“You keep writing about not spending money at businesses that ship their money over seas, but what about banks taking Troubled Asset Relief Program (TARP)?” Jon, my favorite libertarian, enquired one morning over coffee. Fair question—and one that had been nudging its way along periodically throughout the year. There are lots of opinions about the Federal Bailout of the banks and they way they have handled the TARP funds. One increasingly louder response has been the move to support smaller community banks.
The “Move Your Money” movement has been popularized by the Huffington Post crew this year, but the idea behind a community bank is not new. “Your grandfather banked with the same banker in Dayton (Indiana) for over 50 years! Do you know that?” my father asked when we discussed this idea. “They went to the same church. There was a lot more done face-to-face and on trust, then, of course.”
Does it have to be that way? Jock and I have our joint account at First Citizens, which is also where we have the bookstore account. For me, a big part of the attraction to banking there is that when I call I don’t get a phone menu; a real person answers! Better yet, a real person recognizes my name and asks about the store. When I walk through their doors, I am greeted by name with a smile. On the few occasions I have had problems (mostly of my own making), they have always been resolved quickly, again with a smile and an enquiry about how things are going at the bookstore. During times of family crisis, the staff has sent cards and called to offer help. Is that really so much different than what Daddy described?
Besides Move Your Money, Bank Local and The Community Banking Initiative have also both been actively promoting this concept. Much of the literature between the three groups focuses on the importance of credit unions in communities. “Hmmmm…” I wondered. “What exactly is the difference between a credit union and a bank? Aren’t they the same thing?”
According to the Credit Union National Association, “Credit unions are financial institutions formed by an organized group of people with a common bond. Members of credit unions pool their assets to provide loans and other financial services to each other.”
It reminds me of a scene in “It’s a Wonderful Life” with George Baily on building a loan: “But your money is in Joe’s house, and the Kennedy house, and Mrs. Maltin’s house, and 100 others,” George says. “You’re lending them the money to build, and they’re gonna pay it back as best they can.” Maybe I’m being too sentimental.
The Credit Union National Association goes on to point out these differences between credit unions and banks:
• ‘“Credit unions are not-for-profit cooperatives, owned by members and operated by volunteer boars.
• Other financial institutions are owned by outside stockholders and controlled by paid boards.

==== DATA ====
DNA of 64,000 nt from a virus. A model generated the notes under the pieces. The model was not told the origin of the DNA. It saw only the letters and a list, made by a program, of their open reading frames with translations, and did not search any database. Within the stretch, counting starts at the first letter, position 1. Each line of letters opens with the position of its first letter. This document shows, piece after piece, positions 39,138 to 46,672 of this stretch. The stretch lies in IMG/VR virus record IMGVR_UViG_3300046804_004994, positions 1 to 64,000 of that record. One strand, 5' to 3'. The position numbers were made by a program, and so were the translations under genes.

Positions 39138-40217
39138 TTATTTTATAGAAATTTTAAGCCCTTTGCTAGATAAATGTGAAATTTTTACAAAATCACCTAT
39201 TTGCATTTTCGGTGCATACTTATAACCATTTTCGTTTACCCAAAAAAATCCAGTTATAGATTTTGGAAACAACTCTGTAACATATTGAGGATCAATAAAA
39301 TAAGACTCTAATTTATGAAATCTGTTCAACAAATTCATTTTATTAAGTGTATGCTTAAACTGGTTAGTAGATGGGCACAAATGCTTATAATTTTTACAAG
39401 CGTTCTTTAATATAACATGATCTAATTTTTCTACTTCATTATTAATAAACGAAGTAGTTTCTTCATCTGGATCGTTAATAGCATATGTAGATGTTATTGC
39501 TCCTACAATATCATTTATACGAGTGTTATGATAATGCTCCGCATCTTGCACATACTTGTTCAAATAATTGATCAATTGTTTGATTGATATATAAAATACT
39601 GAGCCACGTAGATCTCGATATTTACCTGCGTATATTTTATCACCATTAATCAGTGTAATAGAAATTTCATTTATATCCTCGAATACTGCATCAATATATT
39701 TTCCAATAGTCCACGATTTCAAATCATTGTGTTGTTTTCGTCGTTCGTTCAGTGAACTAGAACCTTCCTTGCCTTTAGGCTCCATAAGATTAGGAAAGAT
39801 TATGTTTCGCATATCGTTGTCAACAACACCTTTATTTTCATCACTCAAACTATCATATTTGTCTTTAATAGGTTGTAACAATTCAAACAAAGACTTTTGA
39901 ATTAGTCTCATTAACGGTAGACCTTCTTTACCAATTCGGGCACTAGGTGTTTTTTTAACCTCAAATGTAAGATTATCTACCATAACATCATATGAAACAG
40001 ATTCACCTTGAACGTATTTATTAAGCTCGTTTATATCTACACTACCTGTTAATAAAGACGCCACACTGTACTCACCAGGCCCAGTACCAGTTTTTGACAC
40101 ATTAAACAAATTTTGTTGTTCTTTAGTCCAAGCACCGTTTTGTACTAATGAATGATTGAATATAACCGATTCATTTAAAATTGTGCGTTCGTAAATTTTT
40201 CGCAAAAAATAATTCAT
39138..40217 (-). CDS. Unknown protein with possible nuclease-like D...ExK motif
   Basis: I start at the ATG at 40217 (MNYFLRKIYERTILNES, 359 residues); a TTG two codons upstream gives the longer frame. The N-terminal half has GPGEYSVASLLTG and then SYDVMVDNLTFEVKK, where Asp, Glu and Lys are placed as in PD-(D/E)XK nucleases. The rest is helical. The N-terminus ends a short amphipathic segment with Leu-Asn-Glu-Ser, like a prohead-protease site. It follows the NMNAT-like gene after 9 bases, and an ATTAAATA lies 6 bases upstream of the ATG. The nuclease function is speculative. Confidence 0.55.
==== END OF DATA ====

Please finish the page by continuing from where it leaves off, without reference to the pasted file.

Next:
These factors allow credit unions to pay dividends to their members (not shareholders) and offer them lower loan rates, higher savings rates and fewer service fees.”
When I opened my first checking account as a teenager, the banker explained to me that Federal Deposit Insurance Corporation guaranteed the safety of my deposits up to $100,000 (an astronomical number to me then!) Now the FDIC, a Roosevelt Era program designed to protect depositors after the large scale bank failures in the Depression, insures deposits at banks up to $250,000—but do they protect deposits at credit unions, too? NC State Employees’ Credit Union deposits are insured by the National Credit Union Administration (www.ncua.gov), “an independent federal government agency that charters and supervises federal credit unions and insures accounts in federal and most state-chartered credit unions across the country through the National Credit Union Share Insurance Fund (NCUSIF), a federal fund backed by the full faith and credit of the United States government.”
Apparently, they also guarantee deposits up to $250,000 on personal accounts. The current incarnation of the NCUA was established in 1970, but like the FDIC (which oversaw its administration from 1942-48) The Federal Credit Union Act of 1934 was a Roosevelt-era response to the bank failures of the Depression. In short, the answer is: Yes, deposits at credit unions are guaranteed up to $250,000.
There are several credit unions in our area, including State Employee’s Credit Union, Corning Federal Credit Union and East Coast Credit Union.
Now, the next question: Is there a difference between a community bank and a big bank—besides bail-out money? Is there a definition for a community bank? “I bank local” defines community banks as under $10 billion in assets. Ben Bernanke, in his 2006 speech to the Independent Community Bankers of America National Convention, defined a community bank as “any bank or thrift organization with total real (2002) assets of a billion dollars or less.” $1 to 10 billion? That’s quite a range. Looking at the chart (left), neither First Citizens nor State Employees Credit Union would meet that definition. Maybe, instead of assets, we could find some features that define community banks? According to the Independent Community Bankers of America: